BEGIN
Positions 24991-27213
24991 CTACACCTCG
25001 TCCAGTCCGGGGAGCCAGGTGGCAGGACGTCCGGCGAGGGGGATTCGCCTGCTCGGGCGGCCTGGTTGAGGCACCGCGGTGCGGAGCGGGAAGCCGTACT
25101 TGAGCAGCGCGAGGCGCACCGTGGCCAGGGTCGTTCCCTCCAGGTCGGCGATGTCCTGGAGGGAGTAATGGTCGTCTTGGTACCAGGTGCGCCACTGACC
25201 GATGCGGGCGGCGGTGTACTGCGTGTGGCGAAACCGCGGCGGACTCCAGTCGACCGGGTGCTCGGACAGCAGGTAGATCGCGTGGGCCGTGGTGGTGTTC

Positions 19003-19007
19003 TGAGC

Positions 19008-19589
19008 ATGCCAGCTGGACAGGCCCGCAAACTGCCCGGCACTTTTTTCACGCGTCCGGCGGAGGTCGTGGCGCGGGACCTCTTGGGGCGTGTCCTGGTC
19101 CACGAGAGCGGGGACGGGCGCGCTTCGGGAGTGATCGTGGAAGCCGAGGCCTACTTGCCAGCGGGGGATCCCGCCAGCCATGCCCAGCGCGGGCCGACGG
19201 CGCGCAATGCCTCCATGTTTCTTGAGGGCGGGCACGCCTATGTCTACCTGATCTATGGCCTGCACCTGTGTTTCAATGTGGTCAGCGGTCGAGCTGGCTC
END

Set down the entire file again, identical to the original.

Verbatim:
Positions 24991-27213
24991 CTACACCTCG
25001 TCCAGTCCGGGGAGCCAGGTGGCAGGACGTCCGGCGAGGGGGATTCGCCTGCTCGGGCGGCCTGGTTGAGGCACCGCGGTGCGGAGCGGGAAGCCGTACT
25101 TGAGCAGCGCGAGGCGCACCGTGGCCAGGGTCGTTCCCTCCAGGTCGGCGATGTCCTGGAGGGAGTAATGGTCGTCTTGGTACCAGGTGCGCCACTGACC
25201 GATGCGGGCGGCGGTGTACTGCGTGTGGCGAAACCGCGGCGGACTCCAGTCGACCGGGTGCTCGGACAGCAGGTAGATCGCGTGGGCCGTGGTGGTGTTC

Positions 19003-19007
19003 TGAGC

Positions 19008-19589
19008 ATGCCAGCTGGACAGGCCCGCAAACTGCCCGGCACTTTTTTCACGCGTCCGGCGGAGGTCGTGGCGCGGGACCTCTTGGGGCGTGTCCTGGTC
19101 CACGAGAGCGGGGACGGGCGCGCTTCGGGAGTGATCGTGGAAGCCGAGGCCTACTTGCCAGCGGGGGATCCCGCCAGCCATGCCCAGCGCGGGCCGACGG
19201 CGCGCAATGCCTCCATGTTTCTTGAGGGCGGGCACGCCTATGTCTACCTGATCTATGGCCTGCACCTGTGTTTCAATGTGGTCAGCGGTCGAGCTGGCTC